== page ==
"No, Marshall. This is my... my son, Gus. Say hello, Gus." Gus frowns at Marshall. He's hungry and that means he's getting crabby. He sticks his finger in his mouth and chews on it -- just like Brian does when he's nervous.
"Your son?" Marshall exclaims. "Justin, I didn't know you had a kid!"
"Well, now you do," I push open the door of the snackbar. I pick up a tray and the three of us move through the line. "What would you like, Gus? A hot dog? Or some french fries? I don't know what time you're going to have dinner, so if you're hungry, say so."
"Hot dog!" he barks. "Now!" Gus is kind of little dictator, especially when he's hungry.
"Here," says Marshall. "I'll get it for him." Marshall takes the hot dog from the server and puts it on the tray.
"Yup," Gus says to Marshall, smiling. Now they are good pals. "Tato chips!"
"He's really cute, Justin," says Marshall, grabbing a package of potato chips.
"I know. Everyone says that," I tell Marshall. "I may be biased, but I think he's the cutest baby ever. Unfortunately, Gus thinks so, too. And does he ever use it. Don't you Gus?" I grin at him, but Gus just shrugs and pokes his tongue into his cheek. It's so much a Brian expression that I feel like my stomach just took a plunge in an elevator. I take a deep breath and move on.
We pay for the food and then find a booth in the back of the snackbar. It's quieter there, away from the doors. I scoot Gus to the inside of the booth -- that's the best way to keep him contained -- and I sit right next to him. Marshall slips into the opposite seat with his tray. First I cut Gus' hot dog into bite-sized pieces, which he proceeds to pick up with his hands and shove into his mouth. Then I take his sippy cup out of my backpack and pour some chocolate milk into it. I have this whole procedure down to a science now that we've been spending more time together. Gus and I are like a well-oiled machine -- except when he decides to dig his heels in and not cooperate at all. Gee, I wonder who he inherited THAT from?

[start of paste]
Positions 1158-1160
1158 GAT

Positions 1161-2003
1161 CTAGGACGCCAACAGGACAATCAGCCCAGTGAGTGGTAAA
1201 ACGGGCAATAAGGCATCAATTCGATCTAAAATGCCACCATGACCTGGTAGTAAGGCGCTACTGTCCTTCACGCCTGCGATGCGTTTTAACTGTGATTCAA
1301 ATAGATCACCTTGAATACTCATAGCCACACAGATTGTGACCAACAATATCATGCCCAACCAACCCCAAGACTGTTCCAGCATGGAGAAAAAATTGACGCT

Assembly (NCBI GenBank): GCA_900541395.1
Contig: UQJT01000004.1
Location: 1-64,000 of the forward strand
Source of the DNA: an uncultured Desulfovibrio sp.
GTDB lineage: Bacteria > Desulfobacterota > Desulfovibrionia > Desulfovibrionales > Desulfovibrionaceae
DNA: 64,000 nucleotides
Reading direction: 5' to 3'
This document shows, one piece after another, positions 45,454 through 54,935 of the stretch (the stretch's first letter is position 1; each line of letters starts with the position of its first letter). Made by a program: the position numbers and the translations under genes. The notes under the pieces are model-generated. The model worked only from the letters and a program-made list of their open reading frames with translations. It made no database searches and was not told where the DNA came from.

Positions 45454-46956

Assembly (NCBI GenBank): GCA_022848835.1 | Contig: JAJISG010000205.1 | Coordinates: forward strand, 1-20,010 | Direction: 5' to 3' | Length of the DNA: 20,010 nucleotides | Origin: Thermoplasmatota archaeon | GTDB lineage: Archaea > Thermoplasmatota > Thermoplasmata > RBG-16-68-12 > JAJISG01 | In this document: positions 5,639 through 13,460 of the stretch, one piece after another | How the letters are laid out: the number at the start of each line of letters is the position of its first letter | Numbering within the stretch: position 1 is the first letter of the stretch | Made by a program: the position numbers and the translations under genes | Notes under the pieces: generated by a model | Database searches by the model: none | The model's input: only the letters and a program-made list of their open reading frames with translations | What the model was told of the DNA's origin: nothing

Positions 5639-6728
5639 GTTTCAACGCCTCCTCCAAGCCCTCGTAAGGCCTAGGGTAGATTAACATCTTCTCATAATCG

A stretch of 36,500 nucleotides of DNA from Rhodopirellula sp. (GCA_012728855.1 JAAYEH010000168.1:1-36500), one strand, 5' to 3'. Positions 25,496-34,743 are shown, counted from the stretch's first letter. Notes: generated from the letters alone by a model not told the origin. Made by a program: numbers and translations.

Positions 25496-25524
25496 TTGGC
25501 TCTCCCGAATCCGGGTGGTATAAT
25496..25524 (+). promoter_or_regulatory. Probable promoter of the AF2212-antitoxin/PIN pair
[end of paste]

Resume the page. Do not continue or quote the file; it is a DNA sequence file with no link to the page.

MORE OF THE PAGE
It seems I'm always comparing the way Gus does things with Brian. Some of the little things are so similar that it has to be genetics. It just can't be a coincidence the way Gus tilts his head down and then looks up at you with his eyes so coyly. Or the way he moves his tongue around when he's thinking. Or that he sucks on exactly the same finger Brian does when he's nervous.